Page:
Many companies have multiple listings and/or secondary listings to other countries.
Example of Apple's multiple exchange listings (primary listing is NASDAQ)
Occasionally our analysis of a company will differ slightly across different exchanges. The most common confusion arises from the Intrinsic Value calculation.
Generally, even if the the stocks belongs to the same company, the issuance are distinctive. This basically means they are different shares. Logically if they aren't they should have exactly the same price and both stocks move whenever there's a trading activity on one market.
Here are three main data inputs that causes the variation of output:
- Risk Free Rate. This varies on each country and we base it on the 10-year government bond rate. Example, the risk free rate for a US listed shares is different from that of a UK listed shares or on any other markets.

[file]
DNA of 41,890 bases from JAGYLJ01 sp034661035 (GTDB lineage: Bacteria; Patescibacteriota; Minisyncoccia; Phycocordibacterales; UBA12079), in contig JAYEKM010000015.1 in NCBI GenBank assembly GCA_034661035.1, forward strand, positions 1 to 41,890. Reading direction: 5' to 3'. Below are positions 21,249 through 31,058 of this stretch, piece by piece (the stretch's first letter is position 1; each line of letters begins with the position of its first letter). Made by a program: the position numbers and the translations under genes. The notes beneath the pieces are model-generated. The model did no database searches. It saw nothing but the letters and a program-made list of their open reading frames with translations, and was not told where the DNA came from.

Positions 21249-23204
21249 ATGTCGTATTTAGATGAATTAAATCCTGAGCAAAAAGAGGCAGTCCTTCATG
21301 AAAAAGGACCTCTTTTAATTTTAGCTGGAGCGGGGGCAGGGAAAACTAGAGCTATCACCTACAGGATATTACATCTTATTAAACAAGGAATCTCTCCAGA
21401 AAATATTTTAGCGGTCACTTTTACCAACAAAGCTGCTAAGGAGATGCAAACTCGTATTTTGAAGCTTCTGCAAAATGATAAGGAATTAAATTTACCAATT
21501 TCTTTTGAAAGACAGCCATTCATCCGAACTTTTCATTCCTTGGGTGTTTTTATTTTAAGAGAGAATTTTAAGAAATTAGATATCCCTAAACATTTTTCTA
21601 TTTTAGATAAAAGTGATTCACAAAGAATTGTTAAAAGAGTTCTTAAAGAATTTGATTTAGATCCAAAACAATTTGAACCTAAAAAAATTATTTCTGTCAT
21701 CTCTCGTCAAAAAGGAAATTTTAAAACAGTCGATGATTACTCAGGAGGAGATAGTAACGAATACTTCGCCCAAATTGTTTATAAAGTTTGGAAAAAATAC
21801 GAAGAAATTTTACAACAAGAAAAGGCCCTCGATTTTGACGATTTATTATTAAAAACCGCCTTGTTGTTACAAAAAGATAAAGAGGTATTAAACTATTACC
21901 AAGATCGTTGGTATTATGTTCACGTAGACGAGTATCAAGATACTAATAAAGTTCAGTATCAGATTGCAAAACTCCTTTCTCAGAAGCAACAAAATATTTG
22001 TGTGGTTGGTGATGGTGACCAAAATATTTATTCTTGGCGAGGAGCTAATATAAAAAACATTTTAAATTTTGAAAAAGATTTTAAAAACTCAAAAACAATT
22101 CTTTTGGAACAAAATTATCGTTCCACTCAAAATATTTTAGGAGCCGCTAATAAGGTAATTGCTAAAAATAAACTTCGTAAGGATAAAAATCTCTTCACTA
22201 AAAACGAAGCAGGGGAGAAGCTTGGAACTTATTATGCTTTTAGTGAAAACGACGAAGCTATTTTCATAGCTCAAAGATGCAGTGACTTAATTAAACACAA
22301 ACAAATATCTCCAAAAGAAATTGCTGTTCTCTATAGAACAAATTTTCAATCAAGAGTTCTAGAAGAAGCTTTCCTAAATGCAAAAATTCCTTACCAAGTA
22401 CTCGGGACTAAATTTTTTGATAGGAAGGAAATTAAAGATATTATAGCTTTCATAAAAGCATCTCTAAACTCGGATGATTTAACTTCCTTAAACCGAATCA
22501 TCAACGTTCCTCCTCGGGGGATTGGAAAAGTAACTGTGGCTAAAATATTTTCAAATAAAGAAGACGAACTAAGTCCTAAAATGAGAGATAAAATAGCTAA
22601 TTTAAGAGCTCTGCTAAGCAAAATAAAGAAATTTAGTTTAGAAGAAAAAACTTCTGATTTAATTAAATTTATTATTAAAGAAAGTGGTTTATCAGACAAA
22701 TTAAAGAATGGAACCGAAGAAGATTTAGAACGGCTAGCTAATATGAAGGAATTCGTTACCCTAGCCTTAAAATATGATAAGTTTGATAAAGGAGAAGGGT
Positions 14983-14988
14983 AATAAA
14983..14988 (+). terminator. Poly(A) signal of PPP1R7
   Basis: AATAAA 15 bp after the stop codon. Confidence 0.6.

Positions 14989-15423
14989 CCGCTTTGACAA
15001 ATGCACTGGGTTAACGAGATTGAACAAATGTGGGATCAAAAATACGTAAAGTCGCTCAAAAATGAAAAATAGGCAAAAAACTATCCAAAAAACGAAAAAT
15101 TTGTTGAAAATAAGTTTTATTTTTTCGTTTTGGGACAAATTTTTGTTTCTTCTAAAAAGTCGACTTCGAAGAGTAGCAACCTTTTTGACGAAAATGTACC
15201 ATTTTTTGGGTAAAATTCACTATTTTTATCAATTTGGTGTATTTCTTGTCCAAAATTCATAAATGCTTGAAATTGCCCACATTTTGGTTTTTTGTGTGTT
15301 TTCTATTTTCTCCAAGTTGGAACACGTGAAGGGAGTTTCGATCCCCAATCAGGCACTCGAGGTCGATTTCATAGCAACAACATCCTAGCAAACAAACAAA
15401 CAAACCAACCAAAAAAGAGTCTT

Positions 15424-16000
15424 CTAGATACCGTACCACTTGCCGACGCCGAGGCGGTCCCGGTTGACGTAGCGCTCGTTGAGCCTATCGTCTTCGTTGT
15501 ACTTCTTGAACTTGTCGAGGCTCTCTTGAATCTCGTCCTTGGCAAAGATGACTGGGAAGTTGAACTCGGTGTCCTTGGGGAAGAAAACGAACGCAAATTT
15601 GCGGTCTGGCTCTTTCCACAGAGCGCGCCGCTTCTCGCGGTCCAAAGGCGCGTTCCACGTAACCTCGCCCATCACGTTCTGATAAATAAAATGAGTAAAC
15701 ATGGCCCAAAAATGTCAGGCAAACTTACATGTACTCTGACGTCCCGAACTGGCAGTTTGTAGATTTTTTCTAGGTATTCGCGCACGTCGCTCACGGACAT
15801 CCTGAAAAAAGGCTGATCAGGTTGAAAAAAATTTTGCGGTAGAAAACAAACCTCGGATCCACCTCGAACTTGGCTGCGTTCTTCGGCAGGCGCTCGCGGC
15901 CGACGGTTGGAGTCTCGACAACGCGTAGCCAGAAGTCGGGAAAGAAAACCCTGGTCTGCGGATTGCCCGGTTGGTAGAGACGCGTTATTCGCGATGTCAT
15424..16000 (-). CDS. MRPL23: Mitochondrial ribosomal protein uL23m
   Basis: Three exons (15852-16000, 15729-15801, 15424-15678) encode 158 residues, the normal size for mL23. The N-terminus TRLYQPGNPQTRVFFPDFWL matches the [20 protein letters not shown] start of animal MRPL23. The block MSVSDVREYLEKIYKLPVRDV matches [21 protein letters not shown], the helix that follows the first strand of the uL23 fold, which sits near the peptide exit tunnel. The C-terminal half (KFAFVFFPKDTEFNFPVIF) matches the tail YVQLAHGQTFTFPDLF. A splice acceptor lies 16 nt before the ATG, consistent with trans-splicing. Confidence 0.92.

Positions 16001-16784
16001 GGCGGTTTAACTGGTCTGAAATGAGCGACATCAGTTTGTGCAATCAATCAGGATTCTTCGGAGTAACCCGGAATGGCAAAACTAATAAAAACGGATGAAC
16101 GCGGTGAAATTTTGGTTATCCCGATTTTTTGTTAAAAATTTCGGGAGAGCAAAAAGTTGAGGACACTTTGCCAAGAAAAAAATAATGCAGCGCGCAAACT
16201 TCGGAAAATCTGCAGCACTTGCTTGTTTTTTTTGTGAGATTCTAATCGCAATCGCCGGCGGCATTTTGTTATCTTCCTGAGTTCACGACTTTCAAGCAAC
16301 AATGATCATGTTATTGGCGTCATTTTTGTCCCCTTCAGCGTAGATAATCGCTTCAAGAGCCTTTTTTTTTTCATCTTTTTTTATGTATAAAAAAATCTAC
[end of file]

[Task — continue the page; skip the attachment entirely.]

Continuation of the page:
- Beta. It is a measure of volatility, or risk, in comparison to the market as a whole thus this may also vary on each country since the movement of each market may differ.
The two above affect the calculation of the Discount Rate that is applied to the future cash flow of a company. Learn more about our Discounted Cash Flow Model.
- Outstanding Shares. Since the listings are distinctive, each listings have their corresponding outstanding shares thus they only correspond to a portion of the calculated total value of a company.
When viewing a company report you can actually see the details of the calculations by simply clicking on the Raw Data available just below each of the visuals in the report.
Sample screenshot showing link to Raw Data